the Wildlife Institute of India initiated a research program on olive ridley turtles along Rushikulya rookery. Olive Ridley (Lepidochelys Oliveacea) 34 . The Community Reserve at Rushikulya project is designed to mobilize the local community and streamline their conservation efforts by: Surveying current levels of understanding. Evaluating the possibilities of Rushikulya as a Community Reserve. most fishing communities along the coast do not consume turtle eggs or meat.Hindu mythology worships sea turtles as an incarnation of their gods. In 1995. Examining the prospect of community based eco-tourism at Rushikulya. These groups need training in order to continue a long-term conservation program. Community groups also provide protection to olive ridleys during the nesting. and hatching seasons. Educating villagers in coastal regions adjacent to Rushikulya rookery. Creating a local network. Olive ridley sea turtles nest at this beach without any apparent threats from these local communities. youths from the local communities help tag turtles and collect data. providing training workshops for community organizations for sea turtle protection and conservation. Thus. and educating local villagers about sea turtle conservation issues. As part of this program.
The torn and tattered parcel arrived at the Honolulu office.Funds for this project will help provide training manuals for sea turtle monitoring. Declaration of a Protected Area automatically strips the rights of local people on this traditional sea turtle nesting site. In addition to a detailed quarterly report. The Indian Wild Life Protection Act (1972). Orissa Beach 35 . Recently. has a provision of declaring certain wildlife areas as Community Reserve (CR). census techniques. Community Reserve or Protected Area? The government of Orissa is planning to declare Rushikulya rookery a Protected Area. India. The Rushikulya rookery of Orissa coast offers an ideal site for such a Community Reserve. Basudev Tripathy the leader of the Rushikulya Project in Orissa. Amendment 2002. Moneys will help support educational programs utilizing slides and films about sea turtles and sea turtle conservation issues in villages and schools. Tripathy shared with them the wide variety of training materials that he has incorporated into a vibrant community project. the World Turtle Trust received a quarterly report from Mr. Mr. and hatchery management. The Community Reserve program will also help train local guides for the ecotourism trade. The proposed program will adequately document these efforts and a case will be put up before the State and Union Government to declare Rushikulya rookery as a Community Reserve.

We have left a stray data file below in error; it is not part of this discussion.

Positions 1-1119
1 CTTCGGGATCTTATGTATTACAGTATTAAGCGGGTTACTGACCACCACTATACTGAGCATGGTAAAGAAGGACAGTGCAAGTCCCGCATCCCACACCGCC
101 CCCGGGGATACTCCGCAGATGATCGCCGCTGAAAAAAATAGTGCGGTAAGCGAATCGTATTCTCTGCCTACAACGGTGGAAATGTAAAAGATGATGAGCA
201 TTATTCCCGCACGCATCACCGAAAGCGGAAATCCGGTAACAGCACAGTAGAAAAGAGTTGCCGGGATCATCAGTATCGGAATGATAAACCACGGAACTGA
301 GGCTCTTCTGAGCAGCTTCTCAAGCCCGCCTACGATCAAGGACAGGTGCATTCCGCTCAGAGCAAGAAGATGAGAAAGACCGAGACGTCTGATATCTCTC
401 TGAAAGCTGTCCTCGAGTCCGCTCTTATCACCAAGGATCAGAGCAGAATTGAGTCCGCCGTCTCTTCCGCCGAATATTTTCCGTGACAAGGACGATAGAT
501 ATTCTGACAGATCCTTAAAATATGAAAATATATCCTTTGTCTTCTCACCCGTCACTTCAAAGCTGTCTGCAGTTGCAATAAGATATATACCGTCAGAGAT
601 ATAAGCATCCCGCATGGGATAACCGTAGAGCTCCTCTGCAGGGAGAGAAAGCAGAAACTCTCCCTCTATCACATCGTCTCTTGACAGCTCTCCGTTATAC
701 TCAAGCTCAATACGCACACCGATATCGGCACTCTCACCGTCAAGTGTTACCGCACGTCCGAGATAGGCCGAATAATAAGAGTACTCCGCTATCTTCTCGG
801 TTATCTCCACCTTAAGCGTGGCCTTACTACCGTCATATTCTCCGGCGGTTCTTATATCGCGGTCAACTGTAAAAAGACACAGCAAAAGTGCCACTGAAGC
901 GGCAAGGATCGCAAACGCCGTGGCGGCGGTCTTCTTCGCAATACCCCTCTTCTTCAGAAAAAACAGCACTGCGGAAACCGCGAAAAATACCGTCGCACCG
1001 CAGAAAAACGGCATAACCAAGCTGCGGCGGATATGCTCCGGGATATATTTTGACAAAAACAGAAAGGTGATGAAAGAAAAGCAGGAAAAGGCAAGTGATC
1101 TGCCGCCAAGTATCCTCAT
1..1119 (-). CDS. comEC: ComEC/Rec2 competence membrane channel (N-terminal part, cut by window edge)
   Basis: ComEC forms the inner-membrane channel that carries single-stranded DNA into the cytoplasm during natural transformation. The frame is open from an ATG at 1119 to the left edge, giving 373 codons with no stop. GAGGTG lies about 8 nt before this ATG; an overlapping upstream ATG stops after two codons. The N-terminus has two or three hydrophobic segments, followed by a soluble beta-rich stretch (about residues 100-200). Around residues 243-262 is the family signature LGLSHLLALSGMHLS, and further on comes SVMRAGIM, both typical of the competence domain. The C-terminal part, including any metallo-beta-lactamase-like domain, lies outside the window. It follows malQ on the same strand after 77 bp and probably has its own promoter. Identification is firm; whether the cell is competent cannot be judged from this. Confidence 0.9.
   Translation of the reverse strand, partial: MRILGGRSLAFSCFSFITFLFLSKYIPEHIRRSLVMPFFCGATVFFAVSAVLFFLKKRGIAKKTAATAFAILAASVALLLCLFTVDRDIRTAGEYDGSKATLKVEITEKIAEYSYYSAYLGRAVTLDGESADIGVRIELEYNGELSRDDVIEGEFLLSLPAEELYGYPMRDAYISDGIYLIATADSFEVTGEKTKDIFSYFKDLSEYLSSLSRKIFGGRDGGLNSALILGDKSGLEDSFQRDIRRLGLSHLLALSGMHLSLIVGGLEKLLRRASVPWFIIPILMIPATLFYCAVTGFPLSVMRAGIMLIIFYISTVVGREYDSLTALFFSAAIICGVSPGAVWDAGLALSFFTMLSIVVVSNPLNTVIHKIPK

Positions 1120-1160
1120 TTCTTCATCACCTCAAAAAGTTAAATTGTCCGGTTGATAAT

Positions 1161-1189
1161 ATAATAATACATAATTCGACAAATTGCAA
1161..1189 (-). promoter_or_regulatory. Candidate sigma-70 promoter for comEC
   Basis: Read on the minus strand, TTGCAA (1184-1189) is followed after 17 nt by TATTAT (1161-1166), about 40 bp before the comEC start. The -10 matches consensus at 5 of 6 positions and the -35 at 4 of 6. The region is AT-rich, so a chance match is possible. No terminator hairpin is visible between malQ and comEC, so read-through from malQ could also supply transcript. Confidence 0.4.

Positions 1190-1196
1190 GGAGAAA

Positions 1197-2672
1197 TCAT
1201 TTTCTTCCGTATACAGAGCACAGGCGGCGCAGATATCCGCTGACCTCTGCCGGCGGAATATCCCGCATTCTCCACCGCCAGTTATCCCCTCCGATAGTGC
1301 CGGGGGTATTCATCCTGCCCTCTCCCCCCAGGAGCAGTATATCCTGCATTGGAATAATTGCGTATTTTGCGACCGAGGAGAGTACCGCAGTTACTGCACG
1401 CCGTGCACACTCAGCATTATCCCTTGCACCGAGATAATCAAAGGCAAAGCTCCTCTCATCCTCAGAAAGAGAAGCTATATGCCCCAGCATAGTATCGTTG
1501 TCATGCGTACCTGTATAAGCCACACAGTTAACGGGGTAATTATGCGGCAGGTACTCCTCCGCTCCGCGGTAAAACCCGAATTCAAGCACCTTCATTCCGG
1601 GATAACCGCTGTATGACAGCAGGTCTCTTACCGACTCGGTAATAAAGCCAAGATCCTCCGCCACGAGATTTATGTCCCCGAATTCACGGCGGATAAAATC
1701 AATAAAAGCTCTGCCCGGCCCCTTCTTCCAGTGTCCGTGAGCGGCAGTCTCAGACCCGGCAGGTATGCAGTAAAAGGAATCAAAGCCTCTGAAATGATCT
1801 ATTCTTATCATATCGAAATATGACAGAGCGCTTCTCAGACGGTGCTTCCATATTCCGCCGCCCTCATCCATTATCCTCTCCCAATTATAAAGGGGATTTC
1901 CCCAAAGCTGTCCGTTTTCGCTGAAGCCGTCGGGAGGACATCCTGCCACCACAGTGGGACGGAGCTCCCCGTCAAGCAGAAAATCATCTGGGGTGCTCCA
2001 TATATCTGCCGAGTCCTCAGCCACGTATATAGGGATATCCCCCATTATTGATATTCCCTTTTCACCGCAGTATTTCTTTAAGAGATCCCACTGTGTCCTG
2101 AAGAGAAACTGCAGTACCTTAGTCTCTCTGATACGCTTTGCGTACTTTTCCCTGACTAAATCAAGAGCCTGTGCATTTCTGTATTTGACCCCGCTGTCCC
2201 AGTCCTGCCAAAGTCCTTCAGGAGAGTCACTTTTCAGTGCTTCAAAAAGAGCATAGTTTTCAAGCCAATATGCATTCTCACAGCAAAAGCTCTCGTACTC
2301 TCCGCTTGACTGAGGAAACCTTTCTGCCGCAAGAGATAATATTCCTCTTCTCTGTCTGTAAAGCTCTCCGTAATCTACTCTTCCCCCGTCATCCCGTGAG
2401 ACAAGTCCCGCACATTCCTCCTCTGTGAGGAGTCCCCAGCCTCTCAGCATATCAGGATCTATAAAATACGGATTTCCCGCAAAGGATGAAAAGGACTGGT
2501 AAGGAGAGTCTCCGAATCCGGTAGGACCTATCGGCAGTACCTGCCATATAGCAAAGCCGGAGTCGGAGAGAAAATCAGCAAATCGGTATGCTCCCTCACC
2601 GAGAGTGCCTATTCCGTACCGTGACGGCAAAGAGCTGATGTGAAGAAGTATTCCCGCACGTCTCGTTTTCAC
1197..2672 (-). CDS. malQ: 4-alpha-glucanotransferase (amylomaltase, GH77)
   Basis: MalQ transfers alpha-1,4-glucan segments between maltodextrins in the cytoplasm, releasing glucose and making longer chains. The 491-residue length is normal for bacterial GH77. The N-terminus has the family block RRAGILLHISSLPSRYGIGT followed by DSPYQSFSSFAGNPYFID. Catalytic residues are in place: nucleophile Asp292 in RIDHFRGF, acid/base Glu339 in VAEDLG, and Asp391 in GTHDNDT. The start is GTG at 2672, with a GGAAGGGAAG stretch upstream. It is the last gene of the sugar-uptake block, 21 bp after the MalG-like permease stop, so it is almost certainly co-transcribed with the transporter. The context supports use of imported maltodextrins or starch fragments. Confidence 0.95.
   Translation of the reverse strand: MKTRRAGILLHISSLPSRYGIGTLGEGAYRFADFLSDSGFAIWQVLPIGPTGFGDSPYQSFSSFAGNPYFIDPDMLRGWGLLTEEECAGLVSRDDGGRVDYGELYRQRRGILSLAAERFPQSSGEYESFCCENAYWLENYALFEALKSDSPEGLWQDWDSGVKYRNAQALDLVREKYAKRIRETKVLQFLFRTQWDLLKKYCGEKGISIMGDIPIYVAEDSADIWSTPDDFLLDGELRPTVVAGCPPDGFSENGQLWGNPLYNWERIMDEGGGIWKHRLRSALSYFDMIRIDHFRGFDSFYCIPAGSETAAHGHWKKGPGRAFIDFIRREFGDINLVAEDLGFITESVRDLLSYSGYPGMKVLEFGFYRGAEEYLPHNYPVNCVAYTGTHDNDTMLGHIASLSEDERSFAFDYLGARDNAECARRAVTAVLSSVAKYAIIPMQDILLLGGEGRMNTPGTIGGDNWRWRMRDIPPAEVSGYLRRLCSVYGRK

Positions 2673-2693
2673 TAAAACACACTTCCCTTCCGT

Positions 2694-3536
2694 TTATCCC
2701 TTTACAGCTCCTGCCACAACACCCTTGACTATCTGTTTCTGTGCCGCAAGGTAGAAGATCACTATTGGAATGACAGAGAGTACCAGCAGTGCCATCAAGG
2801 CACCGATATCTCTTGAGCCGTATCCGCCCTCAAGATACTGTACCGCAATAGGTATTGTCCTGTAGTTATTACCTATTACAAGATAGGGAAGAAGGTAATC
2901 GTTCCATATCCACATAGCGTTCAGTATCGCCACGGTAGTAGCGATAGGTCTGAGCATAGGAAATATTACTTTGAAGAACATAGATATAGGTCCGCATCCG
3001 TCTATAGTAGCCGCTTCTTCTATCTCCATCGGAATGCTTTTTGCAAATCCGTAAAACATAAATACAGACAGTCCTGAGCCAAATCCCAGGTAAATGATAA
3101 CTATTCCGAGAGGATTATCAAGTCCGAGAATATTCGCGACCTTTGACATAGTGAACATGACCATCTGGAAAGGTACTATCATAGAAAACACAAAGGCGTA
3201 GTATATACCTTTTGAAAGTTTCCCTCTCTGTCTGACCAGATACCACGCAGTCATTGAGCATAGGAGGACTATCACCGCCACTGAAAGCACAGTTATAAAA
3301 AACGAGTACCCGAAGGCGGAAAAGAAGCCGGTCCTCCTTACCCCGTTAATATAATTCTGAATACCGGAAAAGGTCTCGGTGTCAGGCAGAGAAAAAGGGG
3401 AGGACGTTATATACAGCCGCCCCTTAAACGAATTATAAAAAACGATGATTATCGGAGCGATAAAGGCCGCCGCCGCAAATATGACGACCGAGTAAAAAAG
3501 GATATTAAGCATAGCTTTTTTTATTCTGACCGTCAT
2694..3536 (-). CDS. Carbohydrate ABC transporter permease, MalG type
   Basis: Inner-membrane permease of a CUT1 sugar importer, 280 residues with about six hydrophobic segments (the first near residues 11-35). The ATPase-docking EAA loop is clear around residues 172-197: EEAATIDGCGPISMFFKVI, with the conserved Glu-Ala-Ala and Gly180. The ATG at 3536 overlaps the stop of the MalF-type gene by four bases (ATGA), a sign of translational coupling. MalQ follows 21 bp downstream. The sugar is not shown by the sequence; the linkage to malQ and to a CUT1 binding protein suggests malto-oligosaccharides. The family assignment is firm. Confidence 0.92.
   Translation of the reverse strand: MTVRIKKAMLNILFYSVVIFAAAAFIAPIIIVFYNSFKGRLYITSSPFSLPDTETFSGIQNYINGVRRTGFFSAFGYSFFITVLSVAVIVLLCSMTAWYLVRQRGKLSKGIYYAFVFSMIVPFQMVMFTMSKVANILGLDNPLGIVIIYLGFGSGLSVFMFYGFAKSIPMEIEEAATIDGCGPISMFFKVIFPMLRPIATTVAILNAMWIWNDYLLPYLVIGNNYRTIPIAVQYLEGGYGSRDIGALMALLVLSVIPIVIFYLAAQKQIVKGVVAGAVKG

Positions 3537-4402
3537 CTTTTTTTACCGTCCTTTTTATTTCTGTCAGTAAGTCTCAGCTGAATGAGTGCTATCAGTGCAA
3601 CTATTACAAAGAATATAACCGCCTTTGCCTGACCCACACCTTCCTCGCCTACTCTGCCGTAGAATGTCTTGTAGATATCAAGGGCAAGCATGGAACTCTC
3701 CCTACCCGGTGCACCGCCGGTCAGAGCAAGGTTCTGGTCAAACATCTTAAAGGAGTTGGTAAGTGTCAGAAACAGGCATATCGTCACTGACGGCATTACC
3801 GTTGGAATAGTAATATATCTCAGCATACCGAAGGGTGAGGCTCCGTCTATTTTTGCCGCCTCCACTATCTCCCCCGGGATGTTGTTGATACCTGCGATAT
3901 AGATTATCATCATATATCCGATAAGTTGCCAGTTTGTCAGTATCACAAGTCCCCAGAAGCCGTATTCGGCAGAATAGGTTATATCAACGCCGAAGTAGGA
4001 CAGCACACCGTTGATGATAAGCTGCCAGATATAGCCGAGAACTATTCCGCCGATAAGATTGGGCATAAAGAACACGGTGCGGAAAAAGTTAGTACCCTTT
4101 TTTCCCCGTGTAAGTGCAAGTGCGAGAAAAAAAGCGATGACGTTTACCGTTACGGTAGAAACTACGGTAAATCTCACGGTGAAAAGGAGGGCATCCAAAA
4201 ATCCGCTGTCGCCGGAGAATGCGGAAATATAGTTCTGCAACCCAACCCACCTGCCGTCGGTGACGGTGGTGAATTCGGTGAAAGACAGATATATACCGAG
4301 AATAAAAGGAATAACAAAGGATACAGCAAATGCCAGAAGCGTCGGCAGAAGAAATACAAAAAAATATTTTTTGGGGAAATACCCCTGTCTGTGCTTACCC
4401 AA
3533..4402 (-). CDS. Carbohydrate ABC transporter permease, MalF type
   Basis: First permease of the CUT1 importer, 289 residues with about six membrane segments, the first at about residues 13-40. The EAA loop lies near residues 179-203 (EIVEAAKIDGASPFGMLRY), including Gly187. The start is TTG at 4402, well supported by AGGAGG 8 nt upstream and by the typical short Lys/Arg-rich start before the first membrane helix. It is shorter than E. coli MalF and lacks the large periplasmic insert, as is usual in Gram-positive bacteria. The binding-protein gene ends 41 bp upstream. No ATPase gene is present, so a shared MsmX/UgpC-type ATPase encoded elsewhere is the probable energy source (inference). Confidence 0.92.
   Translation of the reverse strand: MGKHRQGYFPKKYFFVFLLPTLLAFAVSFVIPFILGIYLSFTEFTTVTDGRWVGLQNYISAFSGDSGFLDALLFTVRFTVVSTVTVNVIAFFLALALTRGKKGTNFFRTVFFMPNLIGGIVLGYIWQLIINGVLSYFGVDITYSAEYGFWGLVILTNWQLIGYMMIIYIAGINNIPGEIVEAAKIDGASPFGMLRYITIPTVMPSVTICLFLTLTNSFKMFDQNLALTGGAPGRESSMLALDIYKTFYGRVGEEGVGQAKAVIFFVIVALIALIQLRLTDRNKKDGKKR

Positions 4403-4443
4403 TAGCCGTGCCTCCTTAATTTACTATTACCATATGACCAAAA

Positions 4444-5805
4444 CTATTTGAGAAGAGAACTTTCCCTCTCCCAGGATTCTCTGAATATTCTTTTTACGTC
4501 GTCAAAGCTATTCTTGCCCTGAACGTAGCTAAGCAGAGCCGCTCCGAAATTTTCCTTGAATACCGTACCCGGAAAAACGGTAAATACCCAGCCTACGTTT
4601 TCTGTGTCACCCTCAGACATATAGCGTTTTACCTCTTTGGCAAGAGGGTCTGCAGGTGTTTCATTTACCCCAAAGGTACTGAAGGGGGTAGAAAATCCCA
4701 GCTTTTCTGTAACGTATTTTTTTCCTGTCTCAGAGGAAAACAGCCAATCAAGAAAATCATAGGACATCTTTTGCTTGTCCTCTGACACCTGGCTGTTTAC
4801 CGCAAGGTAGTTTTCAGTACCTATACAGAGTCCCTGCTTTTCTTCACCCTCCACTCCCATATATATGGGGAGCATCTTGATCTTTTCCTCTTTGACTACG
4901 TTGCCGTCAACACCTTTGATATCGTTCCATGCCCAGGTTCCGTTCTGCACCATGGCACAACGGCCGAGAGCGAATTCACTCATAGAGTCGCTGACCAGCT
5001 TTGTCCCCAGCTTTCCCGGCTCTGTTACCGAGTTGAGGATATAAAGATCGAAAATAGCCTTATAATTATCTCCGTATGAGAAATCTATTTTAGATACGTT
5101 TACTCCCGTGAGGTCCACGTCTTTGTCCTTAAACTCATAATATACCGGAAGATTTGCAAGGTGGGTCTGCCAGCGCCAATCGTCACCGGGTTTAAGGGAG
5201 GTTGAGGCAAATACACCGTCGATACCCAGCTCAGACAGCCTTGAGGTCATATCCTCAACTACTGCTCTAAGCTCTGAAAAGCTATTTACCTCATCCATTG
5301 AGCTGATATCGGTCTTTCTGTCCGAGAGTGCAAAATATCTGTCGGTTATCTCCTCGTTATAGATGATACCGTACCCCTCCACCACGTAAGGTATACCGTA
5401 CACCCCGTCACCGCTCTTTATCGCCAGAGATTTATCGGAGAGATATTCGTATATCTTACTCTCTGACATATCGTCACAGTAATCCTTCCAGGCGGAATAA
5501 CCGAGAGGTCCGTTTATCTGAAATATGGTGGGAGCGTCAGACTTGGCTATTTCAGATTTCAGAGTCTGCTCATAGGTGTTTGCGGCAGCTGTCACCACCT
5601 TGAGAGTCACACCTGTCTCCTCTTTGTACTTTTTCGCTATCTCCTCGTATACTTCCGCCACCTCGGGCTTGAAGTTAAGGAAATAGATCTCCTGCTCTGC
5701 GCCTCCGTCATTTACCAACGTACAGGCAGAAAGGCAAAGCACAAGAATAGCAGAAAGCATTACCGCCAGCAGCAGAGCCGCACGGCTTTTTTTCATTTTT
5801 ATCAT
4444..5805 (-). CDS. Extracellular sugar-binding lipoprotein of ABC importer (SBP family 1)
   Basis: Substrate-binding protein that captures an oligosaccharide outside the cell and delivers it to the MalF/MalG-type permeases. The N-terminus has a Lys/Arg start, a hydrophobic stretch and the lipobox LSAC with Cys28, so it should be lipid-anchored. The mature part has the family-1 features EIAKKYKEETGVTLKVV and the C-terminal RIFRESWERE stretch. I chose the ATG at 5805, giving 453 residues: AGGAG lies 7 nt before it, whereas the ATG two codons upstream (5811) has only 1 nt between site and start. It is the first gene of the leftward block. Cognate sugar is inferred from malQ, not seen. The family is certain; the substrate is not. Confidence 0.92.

Tripathy’s goal for this program is to promote the long term survival of the sea turtle population while simultaneously. purchased educational movies. Mr. and their opinions on how best to protect sea turtles. Tripathy trained local community leaders to assist his efforts. protecting the welfare and needs of the nearby rural communities that depend on the coastal resources. These campaigns extend to the tourists who visit the Rushikulya rookery during the nesting season. procured posters. Fisher folk. After setting up a base camp in Purunabandha. 36 . Tripathy and his local helpers conducted a survey through the use of questionnaires printed in the regional language of Telugu. Tripathy printed educational pamphlets. His efforts also provided a wide range of educational initiatives for the local populace in five coastal villages. and developed slide shows. coastal dwellers and secondary school students all had an opportunity to speak about their knowledge of sea turtles. Mr. Using extremely modest funds. Mr. He called upon a local bank and an environmental education agency to contribute study materials. They reported their observations of nesting behavior. posters and pamphlets for an extensive sea turtle awareness campaign. Together they conducted interviews with at least 50 individuals in each of five villages. changes in population trends. and a white-washed building that serves as the on-site interpretive training facility. fishers with their boats and nets.The package also contained photographs of olive ridley Arribada.